It was over three years ago, back in May 2014, when we wrote “How Bots Manipulated The Price Of Bitcoin Through “Massive Fraudulent Trading Activity” At MtGox” in which we first demonstrated one of the more striking observed “bot-driven” bitcoin manipulation schemes, in this case related to the infamous collapse of the now defunct Mt.Gox bitcoin exchnage.
As we wrote at the time, a number of traders began noticing suspicious behavior on Mt. Gox. Basically, a random number between 10 and 20 bitcoin would be bought every 5-10 minutes, non-stop, for at least a month on end until the end of January, by what appeared to be two algos, named later as “Willy” and “Markis.” Each time, (1) an account was created, (2) the account spent some very exact amount of USD to market-buy coins ($2.5mm was most common), (3) a new account was created very shortly after. Repeat. In total, a staggering ~$112 million was spent to buy close to 270,000 BTC – the bulk of which was bought in November.
“So if you were wondering how Bitcoin suddenly appreciated in value by a factor of 10 within the span of one month, well, this is why. Not Chinese investors, not the Silkroad bust – these events may have contributed, but they certainly were not the main reason. But who did it? and why?”
Of course, in the end this alleged manipulation did not help Mt.Gox which eventually collapsed in what has been the biggest case of cryptocoin fraud in history.
We bring up this particular blast from the past, because in the latest case of bitcoin market abuse – with Bitcoin trading at all time highs above $3,000 – Cointelegraph reports of rumors swirling about a trader “with nearly unlimited funds who is manipulating the Bitcoin markets.” This trader, nicknamed “Spoofy,” received his “nom de guerre” because of his efforts to “spoof” the market, primarily on Bitfinex.
Of course, spoofing is what Navinder Sarao pled guilty of last year, when regulators inexplicably changed their story, and instead of blaming a Waddell and Reed sell order for the May 2010 flash crash, decided to scapegoat the young trader who allegedly crashed the market due to his relentless spoofing of E-mini futures (and also making $40 million in the process of spoofing stock futures for over five years).
It now appears that a spoofer has once again emerged, only this time in Bitcoin.
For those unfamiliar, spoofing is simple: it is the illegal practice of placing a large buy order just below other buy orders, or a large sell order just above other sell orders, then cancelling if it appears that the order is about to be hit or lifted. The idea is to make traders think that somebody with deep pockets is getting ready to buy or sell, in hopes of moving the market. If traders see a sell order of 2000 Bitcoin they may rush to panic sell before the whale crashes the price. And vice versa on the bid-side.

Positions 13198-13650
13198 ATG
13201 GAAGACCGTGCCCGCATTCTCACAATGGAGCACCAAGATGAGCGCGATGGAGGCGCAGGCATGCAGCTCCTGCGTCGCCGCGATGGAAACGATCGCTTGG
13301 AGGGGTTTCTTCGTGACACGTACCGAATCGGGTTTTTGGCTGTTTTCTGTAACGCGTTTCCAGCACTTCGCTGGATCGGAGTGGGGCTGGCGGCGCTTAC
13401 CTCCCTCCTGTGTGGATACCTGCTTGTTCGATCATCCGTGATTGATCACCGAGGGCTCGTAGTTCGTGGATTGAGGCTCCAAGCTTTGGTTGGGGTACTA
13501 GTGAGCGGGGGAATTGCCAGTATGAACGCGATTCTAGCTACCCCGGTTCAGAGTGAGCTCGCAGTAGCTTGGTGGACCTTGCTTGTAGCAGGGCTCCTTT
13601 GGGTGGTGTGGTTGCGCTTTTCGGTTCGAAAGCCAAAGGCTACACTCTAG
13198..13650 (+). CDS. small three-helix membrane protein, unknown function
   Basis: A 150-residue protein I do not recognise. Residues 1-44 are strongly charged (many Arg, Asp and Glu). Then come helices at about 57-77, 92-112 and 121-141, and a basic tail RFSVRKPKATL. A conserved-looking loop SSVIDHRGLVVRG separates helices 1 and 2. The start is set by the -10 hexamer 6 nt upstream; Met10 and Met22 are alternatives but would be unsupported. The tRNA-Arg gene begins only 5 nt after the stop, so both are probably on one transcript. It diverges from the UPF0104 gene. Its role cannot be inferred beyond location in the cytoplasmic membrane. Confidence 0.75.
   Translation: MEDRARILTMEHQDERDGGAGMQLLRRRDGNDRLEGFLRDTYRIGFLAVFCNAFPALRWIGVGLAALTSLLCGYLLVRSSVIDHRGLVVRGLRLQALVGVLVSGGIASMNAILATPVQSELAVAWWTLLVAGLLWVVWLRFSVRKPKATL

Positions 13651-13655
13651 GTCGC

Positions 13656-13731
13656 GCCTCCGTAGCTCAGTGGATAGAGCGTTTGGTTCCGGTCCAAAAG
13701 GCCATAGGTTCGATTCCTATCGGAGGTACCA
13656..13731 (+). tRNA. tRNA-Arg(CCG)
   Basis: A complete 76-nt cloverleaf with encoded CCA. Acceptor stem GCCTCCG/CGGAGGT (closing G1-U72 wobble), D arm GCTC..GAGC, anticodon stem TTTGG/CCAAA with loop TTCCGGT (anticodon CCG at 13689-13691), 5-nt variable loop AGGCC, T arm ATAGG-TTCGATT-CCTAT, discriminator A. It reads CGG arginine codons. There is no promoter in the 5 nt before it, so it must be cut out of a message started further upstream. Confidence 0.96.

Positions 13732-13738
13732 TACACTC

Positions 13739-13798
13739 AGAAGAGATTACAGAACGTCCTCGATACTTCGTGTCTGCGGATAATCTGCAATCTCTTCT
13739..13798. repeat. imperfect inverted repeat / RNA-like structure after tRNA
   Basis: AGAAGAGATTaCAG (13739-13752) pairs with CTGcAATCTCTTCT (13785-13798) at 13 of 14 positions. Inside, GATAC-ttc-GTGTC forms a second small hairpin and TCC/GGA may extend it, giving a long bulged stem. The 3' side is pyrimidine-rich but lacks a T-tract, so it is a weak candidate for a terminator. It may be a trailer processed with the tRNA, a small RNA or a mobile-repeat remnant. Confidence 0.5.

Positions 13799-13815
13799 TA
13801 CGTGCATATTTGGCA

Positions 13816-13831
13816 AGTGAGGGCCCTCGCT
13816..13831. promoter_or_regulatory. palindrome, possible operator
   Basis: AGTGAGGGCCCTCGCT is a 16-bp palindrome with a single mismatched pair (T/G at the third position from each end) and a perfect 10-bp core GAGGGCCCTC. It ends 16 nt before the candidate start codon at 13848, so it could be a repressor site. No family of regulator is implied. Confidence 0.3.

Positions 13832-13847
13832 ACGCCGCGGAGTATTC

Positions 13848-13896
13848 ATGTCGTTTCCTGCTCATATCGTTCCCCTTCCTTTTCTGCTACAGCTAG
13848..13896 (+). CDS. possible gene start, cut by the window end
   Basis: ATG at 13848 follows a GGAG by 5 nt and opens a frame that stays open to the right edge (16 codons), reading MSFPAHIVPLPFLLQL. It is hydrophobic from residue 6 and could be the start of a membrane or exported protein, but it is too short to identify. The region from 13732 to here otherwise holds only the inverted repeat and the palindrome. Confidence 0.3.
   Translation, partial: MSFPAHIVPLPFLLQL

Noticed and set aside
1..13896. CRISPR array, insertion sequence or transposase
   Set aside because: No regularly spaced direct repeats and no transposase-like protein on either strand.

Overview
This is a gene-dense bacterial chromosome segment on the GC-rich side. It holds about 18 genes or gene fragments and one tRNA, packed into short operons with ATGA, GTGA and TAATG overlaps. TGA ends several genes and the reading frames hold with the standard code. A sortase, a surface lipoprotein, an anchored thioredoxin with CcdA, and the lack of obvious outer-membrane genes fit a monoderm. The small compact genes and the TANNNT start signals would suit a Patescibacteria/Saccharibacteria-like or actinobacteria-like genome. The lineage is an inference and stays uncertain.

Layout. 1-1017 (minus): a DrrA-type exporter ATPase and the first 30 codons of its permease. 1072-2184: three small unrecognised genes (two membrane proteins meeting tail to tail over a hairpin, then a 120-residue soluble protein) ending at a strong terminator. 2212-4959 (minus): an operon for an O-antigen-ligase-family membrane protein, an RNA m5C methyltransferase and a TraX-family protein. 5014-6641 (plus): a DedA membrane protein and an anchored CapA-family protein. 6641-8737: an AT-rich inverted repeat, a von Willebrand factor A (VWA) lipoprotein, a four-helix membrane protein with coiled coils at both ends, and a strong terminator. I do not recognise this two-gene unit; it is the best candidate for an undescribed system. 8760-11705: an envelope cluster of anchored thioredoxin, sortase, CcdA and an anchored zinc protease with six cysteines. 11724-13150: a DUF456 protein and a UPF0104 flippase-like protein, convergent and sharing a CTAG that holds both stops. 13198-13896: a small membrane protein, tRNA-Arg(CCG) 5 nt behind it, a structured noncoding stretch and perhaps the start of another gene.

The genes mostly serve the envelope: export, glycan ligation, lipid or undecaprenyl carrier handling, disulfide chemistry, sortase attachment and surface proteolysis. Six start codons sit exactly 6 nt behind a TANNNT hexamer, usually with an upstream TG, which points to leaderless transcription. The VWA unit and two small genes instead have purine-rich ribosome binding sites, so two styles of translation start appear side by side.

As an example of Spoofy’s trading pattern, here is a breakdown of a typical “trade” by the mysterious entity as noted by BitCrypto’ed who first spotted the irregular activity: Spoofy is a regular trader (or a group of traders) who engages in the following practices:
- Places large bids ($2 million and up) for Bitcoin, usually just under a smaller bid order, only to remove them once someone starts to sell. These orders usually have a lifetime of minutes, or sometimes as short as 5–10 seconds to manipulate the price up (more common)
- Places large asks ($2 million and up), for Bitcoin when he wants the price to go down, or stop going up (less common)
- Occasionally ‘Spoofy’ will allow orders deep in the orderbooks to remain for a few hours, usually $50–$100 below the current price. For example, during the recovery above $2,000, he had roughly 4,000 BTC of false orders in the $1,900 range that were unlikely to execute, and ultimately were never executed.
As noted above, spoofing is actually illegal – as ultimately the trader has no intention of ever executing the publicized trade – but as Bitcoin markets are largely unregulated, it’s a very common practice.
What is unusual in this case is the nearly unlimited bankroll that Spoofy has at his disposal: He regularly places orders approaching $60 million.
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